Family of 5 held captive by Taliban-linked group released
WASHINGTON (AP) — An American woman, her Canadian husband and their three young children have been released after years held captive by a group that has ties to the Taliban and is considered a terrorist organization by the United States, U.S. and Pakistani officials said Thursday.
U.S. officials said Pakistan secured the release of Caitlan Coleman of Stewartstown, Pennsylvania, and her husband, Canadian Joshua Boyle, who were abducted five years ago while traveling in Afghanistan and then were held by the Haqqani network.
Coleman was pregnant when she was captured. The couple had three children while in captivity, and all have been freed, U.S. officials said.
“Today they are free,” President Donald Trump said in a statement, crediting the U.S. government with securing the release “working in conjunction with the Government of Pakistan.”
Trump later praised Pakistan for its willingness to “do more to provide security in the region” and said the release suggests other “countries are starting to respect the United States of America once again.”
The Pakistani military said the family had been freed in “an intelligence-based operation by Pakistan troops” after they’d crossed the border from Afghanistan and were “being repatriated to the country of their origin.”
But as of Thursday midday, the family’s precise whereabouts were unclear, and it was not immediately known when they would return to North America. The family was not in U.S. custody, though they were together in a safe, undisclosed location in Pakistan, according to a U.S. national security official, who wasn’t authorized to discuss the case publicly and spoke on condition of anonymity.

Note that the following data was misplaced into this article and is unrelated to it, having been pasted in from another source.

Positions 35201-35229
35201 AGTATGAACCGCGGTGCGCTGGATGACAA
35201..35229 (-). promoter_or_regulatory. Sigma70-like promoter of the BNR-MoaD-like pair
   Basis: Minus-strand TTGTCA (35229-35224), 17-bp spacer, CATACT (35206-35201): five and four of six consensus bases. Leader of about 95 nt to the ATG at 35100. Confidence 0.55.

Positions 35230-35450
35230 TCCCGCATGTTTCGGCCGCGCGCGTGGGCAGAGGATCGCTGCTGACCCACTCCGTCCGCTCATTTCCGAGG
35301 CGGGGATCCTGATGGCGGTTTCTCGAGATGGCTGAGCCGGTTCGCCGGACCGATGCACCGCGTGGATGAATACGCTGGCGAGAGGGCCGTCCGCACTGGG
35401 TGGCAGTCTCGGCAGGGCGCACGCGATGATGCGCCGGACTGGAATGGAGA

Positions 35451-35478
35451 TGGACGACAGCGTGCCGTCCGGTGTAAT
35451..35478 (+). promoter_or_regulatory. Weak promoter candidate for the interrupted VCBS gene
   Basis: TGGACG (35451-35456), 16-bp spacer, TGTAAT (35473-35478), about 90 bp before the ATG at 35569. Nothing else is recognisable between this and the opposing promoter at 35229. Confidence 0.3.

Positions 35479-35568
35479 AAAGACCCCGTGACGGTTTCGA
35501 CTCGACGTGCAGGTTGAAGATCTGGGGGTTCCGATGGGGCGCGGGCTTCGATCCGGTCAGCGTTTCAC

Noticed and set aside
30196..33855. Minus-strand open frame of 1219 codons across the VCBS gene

U.S. officials had planned on moving the family out of Pakistan on a U.S. transport plane, but at the last minute Boyle would not get on, the official said.
Another U.S. official said Boyle was nervous about being in “custody” given his background.
Boyle was once married to Zaynab Khadr, the older sister of former Guantanamo Bay detainee Omar Khadr and the daughter of a late senior al-Qaida financier. Her father, Ahmed Said Khadr, and the family stayed with Osama bin Laden briefly when Omar Khadr was a boy.
The Canadian-born Omar Khadr was 15 when he was captured by U.S. troops following a firefight at a suspected al-Qaida compound. He was taken to Guantanamo and ultimately charged with war crimes by a military commission. He pleaded guilty in 2010 to charges that included murder and was sentenced to eight years plus the time he had already spent in custody.
Several years ago, Zaynab Khadr and her mother also upset many Canadians by expressing pro-al-Qaida views.
Officials had discounted any link between that background and Boyle’s capture, with one official describing it in 2014 as a “horrible coincidence.”
The couple has told U.S. officials they wanted to fly commercially to Canada, according to the official, who spoke on condition of anonymity because he wasn’t authorized to speak publicly about the situation.
The Toronto Star reported that Boyle spoke to his parents after his release and told them he’d been in the trunk of the kidnappers’ car with his wife and children when Pakistani forces rescued them. He told the paper there had been a shoot-out and that the last words he heard from the kidnappers were, “kill the hostages.”
“Josh said he was doing pretty well for someone who has spent the last five years in an underground prison,” his father, Patrick, told the paper.
The couple also recorded a video, in which they recounted their first conversation with their son in five years.
“We got to hear his voice. It was amazing. He told us how much his children were looking forward meeting their grandparents,” his mother, Linda Boyle, said.
Coleman’s parents, Jim and Lyn Coleman, meanwhile, posted a statement on the door of their Pennsylvania home saying they appreciated “all the interest and concern being expressed at the joyful news that Caity, Josh and our grandchildren have been released after five long years of captivity.”
The release came together rapidly Wednesday. It happened nearly five years to the day after Coleman and Boyle lost touch with their families while traveling in a mountainous region near the Afghan capital of Kabul.